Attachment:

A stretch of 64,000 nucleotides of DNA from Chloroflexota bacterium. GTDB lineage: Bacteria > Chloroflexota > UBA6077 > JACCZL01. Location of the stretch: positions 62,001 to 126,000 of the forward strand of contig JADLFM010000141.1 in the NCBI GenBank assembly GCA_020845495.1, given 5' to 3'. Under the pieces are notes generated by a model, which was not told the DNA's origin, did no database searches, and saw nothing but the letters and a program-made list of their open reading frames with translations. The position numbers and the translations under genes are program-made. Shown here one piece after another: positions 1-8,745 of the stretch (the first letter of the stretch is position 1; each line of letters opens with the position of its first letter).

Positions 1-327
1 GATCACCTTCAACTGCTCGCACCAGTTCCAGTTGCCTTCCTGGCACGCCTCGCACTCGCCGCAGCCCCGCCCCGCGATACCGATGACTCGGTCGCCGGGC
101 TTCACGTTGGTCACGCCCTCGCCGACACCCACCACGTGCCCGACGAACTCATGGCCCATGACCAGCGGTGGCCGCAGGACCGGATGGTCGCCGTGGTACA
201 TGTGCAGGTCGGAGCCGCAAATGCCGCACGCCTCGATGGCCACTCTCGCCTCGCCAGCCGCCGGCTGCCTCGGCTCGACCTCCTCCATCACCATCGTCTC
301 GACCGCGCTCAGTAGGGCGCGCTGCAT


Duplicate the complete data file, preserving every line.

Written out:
A stretch of 64,000 nucleotides of DNA from Chloroflexota bacterium. GTDB lineage: Bacteria > Chloroflexota > UBA6077 > JACCZL01. Location of the stretch: positions 62,001 to 126,000 of the forward strand of contig JADLFM010000141.1 in the NCBI GenBank assembly GCA_020845495.1, given 5' to 3'. Under the pieces are notes generated by a model, which was not told the DNA's origin, did no database searches, and saw nothing but the letters and a program-made list of their open reading frames with translations. The position numbers and the translations under genes are program-made. Shown here one piece after another: positions 1-8,745 of the stretch (the first letter of the stretch is position 1; each line of letters opens with the position of its first letter).

Positions 1-327
1 GATCACCTTCAACTGCTCGCACCAGTTCCAGTTGCCTTCCTGGCACGCCTCGCACTCGCCGCAGCCCCGCCCCGCGATACCGATGACTCGGTCGCCGGGC
101 TTCACGTTGGTCACGCCCTCGCCGACACCCACCACGTGCCCGACGAACTCATGGCCCATGACCAGCGGTGGCCGCAGGACCGGATGGTCGCCGTGGTACA
201 TGTGCAGGTCGGAGCCGCAAATGCCGCACGCCTCGATGGCCACTCTCGCCTCGCCAGCCGCCGGCTGCCTCGGCTCGACCTCCTCCATCACCATCGTCTC
301 GACCGCGCTCAGTAGGGCGCGCTGCAT